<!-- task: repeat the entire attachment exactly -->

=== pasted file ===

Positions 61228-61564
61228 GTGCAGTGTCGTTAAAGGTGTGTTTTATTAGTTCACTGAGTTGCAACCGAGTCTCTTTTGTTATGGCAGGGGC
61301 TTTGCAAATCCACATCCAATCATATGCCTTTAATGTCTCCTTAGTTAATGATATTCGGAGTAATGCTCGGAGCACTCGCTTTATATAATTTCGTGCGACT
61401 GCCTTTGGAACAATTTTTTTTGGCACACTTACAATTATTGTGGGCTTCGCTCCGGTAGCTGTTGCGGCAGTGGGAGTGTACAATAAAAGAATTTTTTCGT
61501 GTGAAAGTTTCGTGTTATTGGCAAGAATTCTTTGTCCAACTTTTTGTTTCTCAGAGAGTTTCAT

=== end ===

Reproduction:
Positions 61228-61564
61228 GTGCAGTGTCGTTAAAGGTGTGTTTTATTAGTTCACTGAGTTGCAACCGAGTCTCTTTTGTTATGGCAGGGGC
61301 TTTGCAAATCCACATCCAATCATATGCCTTTAATGTCTCCTTAGTTAATGATATTCGGAGTAATGCTCGGAGCACTCGCTTTATATAATTTCGTGCGACT
61401 GCCTTTGGAACAATTTTTTTTGGCACACTTACAATTATTGTGGGCTTCGCTCCGGTAGCTGTTGCGGCAGTGGGAGTGTACAATAAAAGAATTTTTTCGT
61501 GTGAAAGTTTCGTGTTATTGGCAAGAATTCTTTGTCCAACTTTTTGTTTCTCAGAGAGTTTCAT